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Stories from the Verse
Re Verse All
Chapter 24: Beam 63
Table of Contents
Previous chapter: Takano 20
Walking past the Please Wait To Be Seated sign, the white-haired man surveyed the layout of the tables with the eye of a professional who had worked restaurants of many types. The open expanse sported comfortably separated square tables, set forty-five degrees off from the line of the walls so that you had your back to one of the corners of the room no matter where you sat. Aces and eights, he thought, always uncomfortable at a table with his back to either the front or rear entrance. The sides were lined with booths that would comfortably squeeze six, seven if you put a chair at the end. In each corner was a booth with a round table which he thought would probably handle nine, maybe large enough for two chairs in the open space. Booths were much more difficult to escape in an emergency. The sides also had open arches with closed glass doors leading into separate dining areas. He still didn’t like the arrangement of the square tables. It wasn’t Deadwood Gulch, but it wasn’t particularly safe.
On the other hand, he didn’t expect that Dawn would sit or relax her vigilance. He chose a table near the door but slightly off line, and sat on the edge that had him looking toward the front entrance.
As he sat, a menu appeared on the table top. It was touch screen, and it listed all the categories one would expect to find in a diner--breakfast, sandwiches, seafood, poultry, pork and ham, steaks, beef, soups, salads, side dishes, beverages, desserts, and the like. It was quickly evident that when you touched any of these headers, it opened a list of items, sometimes subheadings, so you could move quickly to what you wanted or browse the entire menu section by section, as you preferred.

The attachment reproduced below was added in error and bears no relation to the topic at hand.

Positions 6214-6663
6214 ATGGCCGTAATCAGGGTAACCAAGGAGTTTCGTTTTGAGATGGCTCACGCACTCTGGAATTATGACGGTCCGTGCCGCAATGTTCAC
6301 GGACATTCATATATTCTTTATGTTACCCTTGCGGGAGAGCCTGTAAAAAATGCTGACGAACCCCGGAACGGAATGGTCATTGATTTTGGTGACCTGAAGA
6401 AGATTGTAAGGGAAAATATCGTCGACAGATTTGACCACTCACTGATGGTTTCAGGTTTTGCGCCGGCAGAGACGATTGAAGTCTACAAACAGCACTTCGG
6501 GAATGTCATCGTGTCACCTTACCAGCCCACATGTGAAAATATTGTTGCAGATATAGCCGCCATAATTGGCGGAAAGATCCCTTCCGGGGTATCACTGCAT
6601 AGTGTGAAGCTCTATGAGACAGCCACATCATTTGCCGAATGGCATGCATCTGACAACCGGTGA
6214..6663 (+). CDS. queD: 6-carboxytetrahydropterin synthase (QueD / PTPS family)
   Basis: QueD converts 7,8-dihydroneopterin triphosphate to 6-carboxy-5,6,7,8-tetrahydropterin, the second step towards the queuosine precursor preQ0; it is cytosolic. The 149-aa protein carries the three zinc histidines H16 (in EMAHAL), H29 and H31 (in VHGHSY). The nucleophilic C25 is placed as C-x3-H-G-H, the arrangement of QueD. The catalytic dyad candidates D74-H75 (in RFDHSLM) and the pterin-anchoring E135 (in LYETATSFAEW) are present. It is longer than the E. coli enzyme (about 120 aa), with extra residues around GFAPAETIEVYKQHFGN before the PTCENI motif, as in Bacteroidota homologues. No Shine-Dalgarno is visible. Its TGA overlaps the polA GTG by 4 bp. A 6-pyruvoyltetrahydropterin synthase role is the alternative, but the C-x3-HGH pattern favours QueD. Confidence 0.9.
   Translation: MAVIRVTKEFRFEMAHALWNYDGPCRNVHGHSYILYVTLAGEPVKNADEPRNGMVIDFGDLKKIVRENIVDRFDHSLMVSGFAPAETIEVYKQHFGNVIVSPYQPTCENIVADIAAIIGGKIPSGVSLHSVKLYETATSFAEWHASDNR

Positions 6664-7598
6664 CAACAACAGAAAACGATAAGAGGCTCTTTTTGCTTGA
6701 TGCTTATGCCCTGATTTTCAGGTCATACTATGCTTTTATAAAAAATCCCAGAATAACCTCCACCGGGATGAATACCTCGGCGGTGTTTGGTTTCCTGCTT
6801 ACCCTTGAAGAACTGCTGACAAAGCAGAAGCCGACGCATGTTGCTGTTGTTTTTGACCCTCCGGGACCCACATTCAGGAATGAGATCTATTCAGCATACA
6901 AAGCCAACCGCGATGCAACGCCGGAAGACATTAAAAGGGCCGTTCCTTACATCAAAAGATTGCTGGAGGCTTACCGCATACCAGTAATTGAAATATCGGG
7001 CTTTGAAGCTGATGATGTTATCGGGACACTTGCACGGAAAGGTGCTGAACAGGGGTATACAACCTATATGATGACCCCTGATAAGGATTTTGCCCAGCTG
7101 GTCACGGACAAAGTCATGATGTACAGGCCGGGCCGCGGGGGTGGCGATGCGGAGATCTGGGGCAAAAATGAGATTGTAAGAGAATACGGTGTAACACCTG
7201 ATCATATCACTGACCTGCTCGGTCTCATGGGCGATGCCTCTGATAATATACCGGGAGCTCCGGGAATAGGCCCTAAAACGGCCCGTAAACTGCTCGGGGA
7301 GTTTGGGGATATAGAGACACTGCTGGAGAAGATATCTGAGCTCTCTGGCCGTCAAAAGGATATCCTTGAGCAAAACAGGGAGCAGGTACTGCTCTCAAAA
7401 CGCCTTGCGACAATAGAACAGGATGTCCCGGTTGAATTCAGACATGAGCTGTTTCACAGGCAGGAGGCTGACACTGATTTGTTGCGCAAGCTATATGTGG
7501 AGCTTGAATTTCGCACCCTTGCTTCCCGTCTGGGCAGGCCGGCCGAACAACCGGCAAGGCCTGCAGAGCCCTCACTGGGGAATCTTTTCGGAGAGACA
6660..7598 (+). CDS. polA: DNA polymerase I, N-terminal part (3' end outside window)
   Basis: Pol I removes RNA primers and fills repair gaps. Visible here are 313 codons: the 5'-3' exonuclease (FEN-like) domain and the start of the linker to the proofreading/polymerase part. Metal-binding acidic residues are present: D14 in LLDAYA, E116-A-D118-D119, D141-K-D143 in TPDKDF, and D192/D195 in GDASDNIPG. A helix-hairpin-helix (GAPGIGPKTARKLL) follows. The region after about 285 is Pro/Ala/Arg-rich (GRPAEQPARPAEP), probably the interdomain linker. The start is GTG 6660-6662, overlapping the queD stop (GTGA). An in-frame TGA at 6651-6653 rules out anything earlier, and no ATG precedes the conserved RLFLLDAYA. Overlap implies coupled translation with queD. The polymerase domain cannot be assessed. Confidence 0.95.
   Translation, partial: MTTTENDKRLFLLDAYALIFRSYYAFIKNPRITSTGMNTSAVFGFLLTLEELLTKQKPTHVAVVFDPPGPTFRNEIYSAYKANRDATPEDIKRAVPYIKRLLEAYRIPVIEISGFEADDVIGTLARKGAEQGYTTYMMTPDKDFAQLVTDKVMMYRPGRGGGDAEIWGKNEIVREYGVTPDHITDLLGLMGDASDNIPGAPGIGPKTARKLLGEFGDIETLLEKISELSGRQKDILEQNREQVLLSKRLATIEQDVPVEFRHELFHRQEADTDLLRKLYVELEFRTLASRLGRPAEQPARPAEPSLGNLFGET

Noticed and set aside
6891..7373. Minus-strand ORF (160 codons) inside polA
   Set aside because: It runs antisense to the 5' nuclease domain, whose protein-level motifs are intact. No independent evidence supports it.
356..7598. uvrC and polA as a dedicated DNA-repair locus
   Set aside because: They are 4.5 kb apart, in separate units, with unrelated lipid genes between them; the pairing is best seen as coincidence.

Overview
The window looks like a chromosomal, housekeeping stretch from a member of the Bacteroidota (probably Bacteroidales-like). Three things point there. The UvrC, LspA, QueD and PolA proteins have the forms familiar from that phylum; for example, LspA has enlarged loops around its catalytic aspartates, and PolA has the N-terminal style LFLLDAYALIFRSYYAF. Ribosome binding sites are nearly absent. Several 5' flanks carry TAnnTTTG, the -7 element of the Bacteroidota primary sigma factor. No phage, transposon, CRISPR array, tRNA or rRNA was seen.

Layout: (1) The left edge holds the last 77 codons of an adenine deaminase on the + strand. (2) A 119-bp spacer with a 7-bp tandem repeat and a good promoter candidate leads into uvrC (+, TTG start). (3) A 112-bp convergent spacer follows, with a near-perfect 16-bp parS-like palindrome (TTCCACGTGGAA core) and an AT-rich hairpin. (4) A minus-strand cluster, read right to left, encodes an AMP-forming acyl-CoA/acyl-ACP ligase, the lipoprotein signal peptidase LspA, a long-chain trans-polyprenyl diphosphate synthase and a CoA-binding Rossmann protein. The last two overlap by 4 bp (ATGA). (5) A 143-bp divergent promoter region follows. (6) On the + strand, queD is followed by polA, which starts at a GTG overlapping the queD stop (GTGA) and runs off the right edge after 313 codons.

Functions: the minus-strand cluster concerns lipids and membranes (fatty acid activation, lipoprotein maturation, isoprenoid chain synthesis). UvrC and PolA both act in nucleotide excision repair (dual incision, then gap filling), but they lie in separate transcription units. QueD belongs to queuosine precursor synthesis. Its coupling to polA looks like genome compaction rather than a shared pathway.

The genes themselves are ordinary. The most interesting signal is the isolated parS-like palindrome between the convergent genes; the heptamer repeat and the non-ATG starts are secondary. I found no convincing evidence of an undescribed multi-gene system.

Glancing up, he realized his companions were still standing, staring at him.
“Please, sit,” he said. “The screen is called a menu, and from it you can choose whatever you want to eat, and someone in the kitchen will make it for you and deliver it to the table. I’m going to have steak, because I figure anytime I can have steak without doing any work, that’s what I want. But don’t let me make up your minds. If you like seafood, now would be a good time to get it, because I never eat fish so I’m not likely to make it and I’m not likely to order it when I’m shopping, so you’re not going to get it at home. But take your time, read through the menu--if you touch something, it shows you more choices.”
Dawn remained standing; Beam knew she would when he picked the table for four. Sophia, seated to his right, appeared to be browsing, figuring out how the touch screen worked; Bob, across from him, had apparently already located brains in the special dishes section. Bron, though, was just staring at him.
“What’s the problem?” Beam asked.
Bron hesitated a moment, but then said plainly without any of the embarrassment that a modern man might show, “I don’t read.”
Beam realized he should have known that. After all, Bron was a peasant blacksmith from a medieval village. Anyone he ever met who could read, other than the local parson, would have considered him inferior and incapable of learning such a skill. Maybe the parson would have thought that, too. But there had to be a solution. He could order for Bron, but there would have been illiterate people, children, mentally handicapped adults, and perhaps others who could see but could not read. He returned to the main menu and scanned the area around the listings until he found it. He touched it to be sure, and it did what he anticipated.
“Bron, to the right edge there are a bunch of pictures. One of them looks like a picture of a picture. If you touch that, it should change your screen to showing pictures of the food instead of names. You can order that way.”